EU SECRET Financing: SECRET is funded by the European Union’s Horizon 2020 research and innovation programme under the Marie Skłodowska-Curie grant agreement No 859962
Duration: January 2020 – December 2023
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Consortium description

Our international consortium is composed of 8 academic institutions and 3 companies with the support of 6 partner organisations. The 11 SECRET host institutions are based in Stuttgart, Oslo, Freiburg, Naples, Amsterdam, Vienna, Tel Aviv , Barcelona, Freiburg and Athens:

  • USTUTT - University of Stuttgart, Germany, Angelika Hausser
  • UiO - University of Oslo, Norway,Hesso Farhan
  • UKLFR - Universitätsklinikum Freiburg, Germany, Tilman Brummer
  • CNR - National Research Council of Italy, Italy, Alberto Luini
  • VU - University Medical Center VUmc, Netherlands, Connie R. Jimenez
  • MUW - Medical University of Vienna, Austria, Helmut Dolznig
  • OUH - Oslo University Hospital, Norway, Gunhild Maelandsmo
  • TAU - Tel Aviv University, Israel, Roded Sharan
  • AX – Anaxomics Biotech S.L., Barcelona, Spain, Judith Farrés
  • CRDS - Charles River Discovery Services, Germany GmbH (Oncotest), Germany, Julia Schueler
  • PAO – ProtATonce, Greece, Leonidas Alexopoulos

Project Description

The high proliferation rate and the invasive properties common to cancer cells rely on active secretory machineries. Tumour cell secretion contributes to the following hallmarks of cancer: 1) hyperproliferation; 2) evasion of growth suppression; 4) loss of cell polarity; 5) activation of cell motility, invasion and metastasis; 6) shaping of the tumour microenvironment through altered presentation of proteins and the cancer secretome; 5) resistance to cell death.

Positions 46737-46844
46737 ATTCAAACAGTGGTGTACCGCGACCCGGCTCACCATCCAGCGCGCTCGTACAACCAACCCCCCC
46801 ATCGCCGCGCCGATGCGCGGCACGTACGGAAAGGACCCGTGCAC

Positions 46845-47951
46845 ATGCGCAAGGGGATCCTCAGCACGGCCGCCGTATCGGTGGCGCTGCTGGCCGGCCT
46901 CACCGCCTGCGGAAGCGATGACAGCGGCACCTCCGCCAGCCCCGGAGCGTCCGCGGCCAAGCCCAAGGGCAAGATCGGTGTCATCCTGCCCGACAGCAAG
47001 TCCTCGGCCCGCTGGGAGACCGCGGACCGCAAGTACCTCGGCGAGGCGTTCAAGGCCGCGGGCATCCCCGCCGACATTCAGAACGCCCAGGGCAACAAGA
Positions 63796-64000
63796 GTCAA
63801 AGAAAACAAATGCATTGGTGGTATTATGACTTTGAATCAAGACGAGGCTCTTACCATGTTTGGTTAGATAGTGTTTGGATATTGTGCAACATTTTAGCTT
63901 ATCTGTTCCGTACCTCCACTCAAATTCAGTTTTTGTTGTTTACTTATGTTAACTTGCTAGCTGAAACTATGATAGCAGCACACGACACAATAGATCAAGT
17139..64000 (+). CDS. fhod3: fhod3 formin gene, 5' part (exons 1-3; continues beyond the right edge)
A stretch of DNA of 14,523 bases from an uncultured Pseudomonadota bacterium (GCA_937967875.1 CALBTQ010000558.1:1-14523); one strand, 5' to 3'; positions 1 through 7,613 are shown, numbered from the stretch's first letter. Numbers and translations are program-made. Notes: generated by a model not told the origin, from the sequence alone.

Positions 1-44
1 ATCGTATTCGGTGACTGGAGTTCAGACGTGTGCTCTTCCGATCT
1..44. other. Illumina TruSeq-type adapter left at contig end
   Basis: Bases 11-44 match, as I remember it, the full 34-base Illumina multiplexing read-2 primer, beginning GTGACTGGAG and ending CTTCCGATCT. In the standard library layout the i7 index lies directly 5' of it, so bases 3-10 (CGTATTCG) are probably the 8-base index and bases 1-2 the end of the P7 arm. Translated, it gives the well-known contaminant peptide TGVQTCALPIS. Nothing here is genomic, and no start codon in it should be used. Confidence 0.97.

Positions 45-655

Dysregulated secretion can thus be considered as a major driver of cancer progression and therefore holds promise as a general therapeutic target for the treatment of solid cancers including triple negative breast cancer (TNBC) and colorectal cancer (CRC), irrespective of the mutational status.

However, while it is intuitively clear that tumour growth and metastasis are linked to secretion, strategies for therapeutic exploitation of the secretory pathway are still in their infancy. This can be explained by the incomplete understanding of how the secretory pathway is dysregulated by aberrant signalling in cancer cells. This lack of knowledge hinders efforts to exploit the secretory pathway for therapeutic and diagnostic purposes.

The overall research objective of SECRET is to drive the understanding of the mutual regulation of the secretory pathway and cell signalling in cancer, which together with our current knowledge, will serve as a platform to identify and interrogate novel diagnostic and therapeutic strategies for application in TNBC and CRC.


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